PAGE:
Buenos Aires and El Chaltén sit on opposite ends of the country, and there are two approaches you could take to cross the 1,670 miles (2690 km) between them.

To save time and take full advantage of the trekking trails and other activities El Chaltén has to offer, you should travel by plane to El Calafate, where buses and shuttles cover the final 137 miles (220 km) to the village. To see as much of the country as possible on your way south, consider renting a car and following a route like this self-drive itinerary between Buenos Aires and Patagonia, which features El Chaltén and the surrounding mountains and towns.

By Plane

Duration: 7 hours, 40 minutes

Taking a three hour, 15-minute flight from Aeroparque Jorge Newbury (AEP) or Ezeiza International Airport (EZE) in Buenos Aires to El Calafate Airport (FTE) in El Calafate is the most efficient travel option. Keep in mind Aeroparque is closer to the city center while Ezeiza is about 40 minutes outside the city. Once you land in El Calafate, the travel company Las Lengas offers shuttle transport directly from the airport to your accommodations in El Chaltén. The ride takes about three hours along smooth paved roads.

Otherwise, buses run by Chaltén Travel, Caltur, and Taqsa/Marga travel from El Calafate's Terminal de Omnibus on Calle Antoine de Saint Exsupery to the terminal in El Chaltén off of Calle Perito Moreno. In the summer months (December-February), each company offers several daily departures, and most slow down or stop during the winter months (May-August). You can take a taxi or private shuttle between the airport and the bus terminal, a trip that takes about 20 minutes.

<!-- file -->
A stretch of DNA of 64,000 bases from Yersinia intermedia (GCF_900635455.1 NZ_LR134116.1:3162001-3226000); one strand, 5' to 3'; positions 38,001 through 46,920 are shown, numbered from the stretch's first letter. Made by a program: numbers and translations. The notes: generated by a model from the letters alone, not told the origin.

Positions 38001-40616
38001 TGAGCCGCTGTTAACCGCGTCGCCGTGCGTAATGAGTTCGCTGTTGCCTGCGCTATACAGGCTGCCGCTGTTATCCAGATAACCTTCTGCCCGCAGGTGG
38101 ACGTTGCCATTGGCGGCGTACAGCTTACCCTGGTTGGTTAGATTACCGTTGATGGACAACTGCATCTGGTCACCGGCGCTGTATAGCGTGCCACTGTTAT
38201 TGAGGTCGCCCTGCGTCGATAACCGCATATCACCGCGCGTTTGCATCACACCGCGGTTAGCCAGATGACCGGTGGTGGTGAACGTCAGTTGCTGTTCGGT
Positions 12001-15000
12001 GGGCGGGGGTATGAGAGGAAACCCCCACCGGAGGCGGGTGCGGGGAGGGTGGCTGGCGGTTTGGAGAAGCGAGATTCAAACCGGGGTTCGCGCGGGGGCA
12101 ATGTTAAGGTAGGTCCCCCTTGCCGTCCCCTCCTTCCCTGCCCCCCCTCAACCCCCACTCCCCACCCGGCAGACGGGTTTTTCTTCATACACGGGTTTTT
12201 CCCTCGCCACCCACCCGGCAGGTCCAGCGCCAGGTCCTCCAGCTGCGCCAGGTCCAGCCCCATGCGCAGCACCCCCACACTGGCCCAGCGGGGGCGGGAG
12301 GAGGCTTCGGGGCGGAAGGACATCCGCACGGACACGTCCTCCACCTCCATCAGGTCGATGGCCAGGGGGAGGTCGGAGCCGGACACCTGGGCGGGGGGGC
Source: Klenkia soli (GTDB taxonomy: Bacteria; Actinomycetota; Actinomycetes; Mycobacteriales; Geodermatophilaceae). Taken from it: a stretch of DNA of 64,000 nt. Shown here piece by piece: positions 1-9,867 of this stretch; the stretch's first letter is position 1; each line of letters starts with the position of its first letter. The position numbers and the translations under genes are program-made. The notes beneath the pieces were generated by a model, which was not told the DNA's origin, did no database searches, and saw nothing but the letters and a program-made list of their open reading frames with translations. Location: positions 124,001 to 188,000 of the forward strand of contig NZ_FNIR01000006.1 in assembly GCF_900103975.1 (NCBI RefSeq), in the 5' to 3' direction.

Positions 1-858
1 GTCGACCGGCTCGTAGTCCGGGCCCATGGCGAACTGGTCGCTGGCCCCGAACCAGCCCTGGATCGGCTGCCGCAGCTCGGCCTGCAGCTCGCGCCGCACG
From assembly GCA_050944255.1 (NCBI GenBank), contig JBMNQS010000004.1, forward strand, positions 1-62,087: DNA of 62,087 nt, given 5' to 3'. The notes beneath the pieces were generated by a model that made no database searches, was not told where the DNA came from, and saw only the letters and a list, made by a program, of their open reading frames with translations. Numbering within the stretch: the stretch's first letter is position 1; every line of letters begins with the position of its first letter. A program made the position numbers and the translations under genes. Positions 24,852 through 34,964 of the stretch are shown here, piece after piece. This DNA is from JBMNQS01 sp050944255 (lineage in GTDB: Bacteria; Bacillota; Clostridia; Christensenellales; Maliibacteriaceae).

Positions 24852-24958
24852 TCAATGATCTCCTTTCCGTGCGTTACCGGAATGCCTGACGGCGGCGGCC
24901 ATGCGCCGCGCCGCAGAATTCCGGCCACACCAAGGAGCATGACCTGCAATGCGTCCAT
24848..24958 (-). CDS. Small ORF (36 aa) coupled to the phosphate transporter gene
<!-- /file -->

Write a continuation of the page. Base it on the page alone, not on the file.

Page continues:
By Rental Car

Duration: 33 hours, depending on stops

The drive between Buenos Aires and El Chaltén takes at least a day and a half to complete but can become a destination in itself. If you follow the slightly faster route along RN3 and RN40, you can stop in the coastal cities Bahía Blanca or Puerto Madryn to take another look at the Atlantic Ocean or go off-route to nearby Peninsula Valdés to spot some penguins.

The second route stays on RN40 the entire time and takes you inland into La Pampa Province where you might stop in Santa Rosa, the capital, for a break. Both routes take you along the coast of Lago Viedma, the second largest lake in Argentina, on the final stretch into El Chaltén. Keep in mind the RN3 route has tolls, and driving may be trickier in the winter once you get into Patagonia.


Map of How to Get from Buenos Aires to El Chalten
Map of How to Get from Buenos Aires to El Chalten